Turners builds MTF stake to 7.6%, still in talks with some shareholders
Turners [NZX: TNR], the company formerly known as Dorchester Pacific, has built up a 7.6% stake in Motor Trade Finances [NZDX: MTFHC] and is in talks with other shareholders after its offer to buy up to a fifth of the auto-lender closed earlier this month without yielding a blocking stake against a rival bid.
The Auckland-based company said it received acceptances approved by the MTF board lifting its shareholding to 7.6% from the 1% it held before the offer. Turners is negotiating with shareholders who no longer write loans for the auto-lender but are still required to hold shares as that debt ran off.
"We are prepared to consider taking over existing obligations or acquiring receivables from MTF members in 'run-off' to enable them to sell their holdings," chief executive Paul Byrne said. "However, our main focus now will be to work with MTF management, board and shareholders to explore any opportunities and value we might be able to bring to the business."
Turners' offer of $1.15 a share to buy up to 20% of MTF closed on October 17, and would have required the Dunedin-based auto-lender to change its constitution, which restricted holdings of more than 10%.
MTF's board didn't form a view on the merits of Turners owning 10% of the company, but said the firm's offer was below its internal valuation range of $1.39-to-$1.71 a share. It also said the offer represented a premium to the price the shares had traded at over the past year and presented an exit opportunity for shareholders who no longer originated loans with MTF.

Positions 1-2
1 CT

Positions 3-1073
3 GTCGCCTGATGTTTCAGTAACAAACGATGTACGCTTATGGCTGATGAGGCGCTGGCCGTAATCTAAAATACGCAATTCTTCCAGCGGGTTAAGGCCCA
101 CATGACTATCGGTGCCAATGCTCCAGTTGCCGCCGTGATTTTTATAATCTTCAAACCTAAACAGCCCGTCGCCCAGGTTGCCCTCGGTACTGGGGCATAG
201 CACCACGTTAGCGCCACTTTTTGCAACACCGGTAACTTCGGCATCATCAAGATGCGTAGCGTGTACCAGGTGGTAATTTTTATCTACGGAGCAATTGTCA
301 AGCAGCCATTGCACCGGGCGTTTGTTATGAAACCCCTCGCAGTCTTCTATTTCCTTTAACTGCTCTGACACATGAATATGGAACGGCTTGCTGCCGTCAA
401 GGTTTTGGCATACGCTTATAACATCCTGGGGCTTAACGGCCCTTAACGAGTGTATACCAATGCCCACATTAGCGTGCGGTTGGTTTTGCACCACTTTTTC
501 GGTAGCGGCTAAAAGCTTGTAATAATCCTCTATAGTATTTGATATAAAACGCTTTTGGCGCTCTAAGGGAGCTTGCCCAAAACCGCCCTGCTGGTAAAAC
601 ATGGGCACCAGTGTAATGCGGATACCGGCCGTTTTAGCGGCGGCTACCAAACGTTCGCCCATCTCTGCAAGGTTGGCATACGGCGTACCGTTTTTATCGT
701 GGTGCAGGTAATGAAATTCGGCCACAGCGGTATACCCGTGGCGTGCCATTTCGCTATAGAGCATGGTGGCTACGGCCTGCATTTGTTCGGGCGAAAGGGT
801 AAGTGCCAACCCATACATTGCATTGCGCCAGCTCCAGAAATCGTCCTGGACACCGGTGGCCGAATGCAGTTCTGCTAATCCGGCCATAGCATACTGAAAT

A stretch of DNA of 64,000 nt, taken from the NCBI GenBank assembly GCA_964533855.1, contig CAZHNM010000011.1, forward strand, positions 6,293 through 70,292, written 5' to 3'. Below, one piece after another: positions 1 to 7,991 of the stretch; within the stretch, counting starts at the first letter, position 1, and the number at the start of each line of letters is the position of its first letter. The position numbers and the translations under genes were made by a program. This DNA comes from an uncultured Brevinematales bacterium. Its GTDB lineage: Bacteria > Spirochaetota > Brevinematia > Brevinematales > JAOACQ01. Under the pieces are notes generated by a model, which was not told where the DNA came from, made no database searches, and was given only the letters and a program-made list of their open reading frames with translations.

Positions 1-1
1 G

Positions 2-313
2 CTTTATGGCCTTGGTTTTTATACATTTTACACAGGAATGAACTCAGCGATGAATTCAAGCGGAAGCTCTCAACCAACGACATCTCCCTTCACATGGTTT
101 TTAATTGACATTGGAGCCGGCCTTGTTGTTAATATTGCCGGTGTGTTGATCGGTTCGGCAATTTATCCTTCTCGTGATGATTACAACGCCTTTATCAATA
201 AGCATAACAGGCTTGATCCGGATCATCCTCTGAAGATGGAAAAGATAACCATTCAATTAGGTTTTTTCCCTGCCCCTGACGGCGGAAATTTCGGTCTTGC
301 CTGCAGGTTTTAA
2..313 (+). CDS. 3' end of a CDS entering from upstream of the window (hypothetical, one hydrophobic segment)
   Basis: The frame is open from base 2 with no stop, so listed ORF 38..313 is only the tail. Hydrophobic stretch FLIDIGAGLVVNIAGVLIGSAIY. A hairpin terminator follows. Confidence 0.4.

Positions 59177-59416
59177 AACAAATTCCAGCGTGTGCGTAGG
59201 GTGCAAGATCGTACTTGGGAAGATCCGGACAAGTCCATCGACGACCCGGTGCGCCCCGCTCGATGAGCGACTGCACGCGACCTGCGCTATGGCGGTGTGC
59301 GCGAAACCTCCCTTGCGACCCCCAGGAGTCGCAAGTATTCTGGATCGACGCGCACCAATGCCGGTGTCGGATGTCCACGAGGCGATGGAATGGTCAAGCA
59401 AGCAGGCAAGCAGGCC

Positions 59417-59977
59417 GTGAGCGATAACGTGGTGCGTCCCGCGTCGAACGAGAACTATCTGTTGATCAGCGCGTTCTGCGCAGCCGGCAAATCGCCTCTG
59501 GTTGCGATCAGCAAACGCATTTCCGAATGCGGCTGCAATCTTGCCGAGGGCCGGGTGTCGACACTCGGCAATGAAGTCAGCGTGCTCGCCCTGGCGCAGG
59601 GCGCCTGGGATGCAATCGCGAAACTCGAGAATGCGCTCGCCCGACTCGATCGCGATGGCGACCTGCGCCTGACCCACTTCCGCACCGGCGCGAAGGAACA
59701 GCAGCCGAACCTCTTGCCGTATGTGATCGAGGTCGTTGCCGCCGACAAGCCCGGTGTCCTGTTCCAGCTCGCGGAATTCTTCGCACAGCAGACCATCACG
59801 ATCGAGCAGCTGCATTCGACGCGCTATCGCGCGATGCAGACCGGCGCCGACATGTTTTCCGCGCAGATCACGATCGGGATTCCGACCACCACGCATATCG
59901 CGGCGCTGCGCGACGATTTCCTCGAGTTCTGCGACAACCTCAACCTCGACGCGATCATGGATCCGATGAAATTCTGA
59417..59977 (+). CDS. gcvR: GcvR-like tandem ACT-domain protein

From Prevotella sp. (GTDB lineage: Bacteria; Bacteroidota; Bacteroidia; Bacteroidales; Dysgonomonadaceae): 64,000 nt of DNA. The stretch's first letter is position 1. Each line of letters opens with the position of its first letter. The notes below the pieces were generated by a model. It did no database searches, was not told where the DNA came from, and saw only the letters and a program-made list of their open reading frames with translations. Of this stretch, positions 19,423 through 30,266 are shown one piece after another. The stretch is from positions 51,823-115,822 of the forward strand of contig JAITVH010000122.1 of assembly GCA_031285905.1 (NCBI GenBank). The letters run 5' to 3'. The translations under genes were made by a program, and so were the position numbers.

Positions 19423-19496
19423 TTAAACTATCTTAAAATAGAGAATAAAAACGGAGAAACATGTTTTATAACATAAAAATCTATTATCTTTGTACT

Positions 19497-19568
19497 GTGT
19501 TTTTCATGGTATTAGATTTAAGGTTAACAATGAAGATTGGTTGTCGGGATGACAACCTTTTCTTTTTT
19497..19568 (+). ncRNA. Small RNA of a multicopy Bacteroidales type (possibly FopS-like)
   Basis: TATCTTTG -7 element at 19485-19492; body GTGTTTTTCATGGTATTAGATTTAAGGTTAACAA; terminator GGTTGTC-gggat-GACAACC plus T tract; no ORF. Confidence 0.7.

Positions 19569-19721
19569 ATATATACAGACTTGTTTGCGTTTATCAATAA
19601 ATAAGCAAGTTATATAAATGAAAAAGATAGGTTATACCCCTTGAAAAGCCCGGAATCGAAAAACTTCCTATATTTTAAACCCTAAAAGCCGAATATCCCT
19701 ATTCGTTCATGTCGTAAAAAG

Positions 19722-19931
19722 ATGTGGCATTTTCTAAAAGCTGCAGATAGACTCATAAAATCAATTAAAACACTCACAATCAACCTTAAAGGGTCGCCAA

Turners said it would pay shareholders in the next day or so, with the investment funded from working capital.
The company's shares were unchanged at 26.5c, and have dropped 17% this year.
The Turners bid reinvigorated registered bank Heartland New Zealand's [NZX: HNZ] interest in MTF, which said it would pay $1.50 for between 10% and 20% and was still keen on mounting a full takeover bid.
MTF's board was lukewarm on the Heartland offer, saying Turners could potentially build a blocking 10% stake, and viewed the bank as a competitor who it was unlikely to recommend a deal allowing it to own more than 10% other than as part of a full takeover offer.
Among Heartland's stipulations for a full takeover bid is that MTF doesn't have any actual, claimed, or potential liability for excess fees charged in 39 loan contracts originated by Sportzone between May 2005 and July 2008, in a case brought against the lender by the Commerce Commission. Sportzone had an agreement with MTF allowing the defunct motorcycle business to write credit contracts for buyers of motorcycles, and the case is set to be heard in the Supreme Court next month.
Heartland shares last traded at $1.23 and have gained 8.9% this year.